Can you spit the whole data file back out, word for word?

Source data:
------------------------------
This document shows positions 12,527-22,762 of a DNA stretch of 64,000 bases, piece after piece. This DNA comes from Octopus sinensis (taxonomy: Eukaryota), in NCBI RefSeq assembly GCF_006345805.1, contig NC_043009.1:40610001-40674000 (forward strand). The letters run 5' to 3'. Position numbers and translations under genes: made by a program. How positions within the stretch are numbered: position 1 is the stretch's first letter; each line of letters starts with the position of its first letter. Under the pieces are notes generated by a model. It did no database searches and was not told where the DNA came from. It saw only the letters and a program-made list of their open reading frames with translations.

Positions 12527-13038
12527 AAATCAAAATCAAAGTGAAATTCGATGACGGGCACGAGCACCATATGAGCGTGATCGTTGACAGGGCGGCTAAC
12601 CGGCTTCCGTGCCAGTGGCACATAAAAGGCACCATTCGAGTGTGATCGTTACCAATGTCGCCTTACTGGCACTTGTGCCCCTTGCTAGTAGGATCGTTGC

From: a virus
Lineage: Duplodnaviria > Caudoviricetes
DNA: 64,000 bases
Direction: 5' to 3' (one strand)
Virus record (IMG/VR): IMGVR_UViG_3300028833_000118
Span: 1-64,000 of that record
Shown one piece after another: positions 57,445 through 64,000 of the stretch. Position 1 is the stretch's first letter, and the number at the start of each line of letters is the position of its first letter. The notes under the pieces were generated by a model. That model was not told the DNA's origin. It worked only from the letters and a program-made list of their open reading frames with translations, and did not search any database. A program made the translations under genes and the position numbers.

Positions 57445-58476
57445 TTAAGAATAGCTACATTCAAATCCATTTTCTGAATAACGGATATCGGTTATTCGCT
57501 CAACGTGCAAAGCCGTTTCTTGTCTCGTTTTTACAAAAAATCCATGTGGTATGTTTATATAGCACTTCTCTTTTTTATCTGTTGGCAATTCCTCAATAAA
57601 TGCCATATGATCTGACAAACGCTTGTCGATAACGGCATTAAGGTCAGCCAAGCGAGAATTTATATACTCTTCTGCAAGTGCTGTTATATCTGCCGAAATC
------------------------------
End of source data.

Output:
This document shows positions 12,527-22,762 of a DNA stretch of 64,000 bases, piece after piece. This DNA comes from Octopus sinensis (taxonomy: Eukaryota), in NCBI RefSeq assembly GCF_006345805.1, contig NC_043009.1:40610001-40674000 (forward strand). The letters run 5' to 3'. Position numbers and translations under genes: made by a program. How positions within the stretch are numbered: position 1 is the stretch's first letter; each line of letters starts with the position of its first letter. Under the pieces are notes generated by a model. It did no database searches and was not told where the DNA came from. It saw only the letters and a program-made list of their open reading frames with translations.

Positions 12527-13038
12527 AAATCAAAATCAAAGTGAAATTCGATGACGGGCACGAGCACCATATGAGCGTGATCGTTGACAGGGCGGCTAAC
12601 CGGCTTCCGTGCCAGTGGCACATAAAAGGCACCATTCGAGTGTGATCGTTACCAATGTCGCCTTACTGGCACTTGTGCCCCTTGCTAGTAGGATCGTTGC

From: a virus
Lineage: Duplodnaviria > Caudoviricetes
DNA: 64,000 bases
Direction: 5' to 3' (one strand)
Virus record (IMG/VR): IMGVR_UViG_3300028833_000118
Span: 1-64,000 of that record
Shown one piece after another: positions 57,445 through 64,000 of the stretch. Position 1 is the stretch's first letter, and the number at the start of each line of letters is the position of its first letter. The notes under the pieces were generated by a model. That model was not told the DNA's origin. It worked only from the letters and a program-made list of their open reading frames with translations, and did not search any database. A program made the translations under genes and the position numbers.

Positions 57445-58476
57445 TTAAGAATAGCTACATTCAAATCCATTTTCTGAATAACGGATATCGGTTATTCGCT
57501 CAACGTGCAAAGCCGTTTCTTGTCTCGTTTTTACAAAAAATCCATGTGGTATGTTTATATAGCACTTCTCTTTTTTATCTGTTGGCAATTCCTCAATAAA
57601 TGCCATATGATCTGACAAACGCTTGTCGATAACGGCATTAAGGTCAGCCAAGCGAGAATTTATATACTCTTCTGCAAGTGCTGTTATATCTGCCGAAATC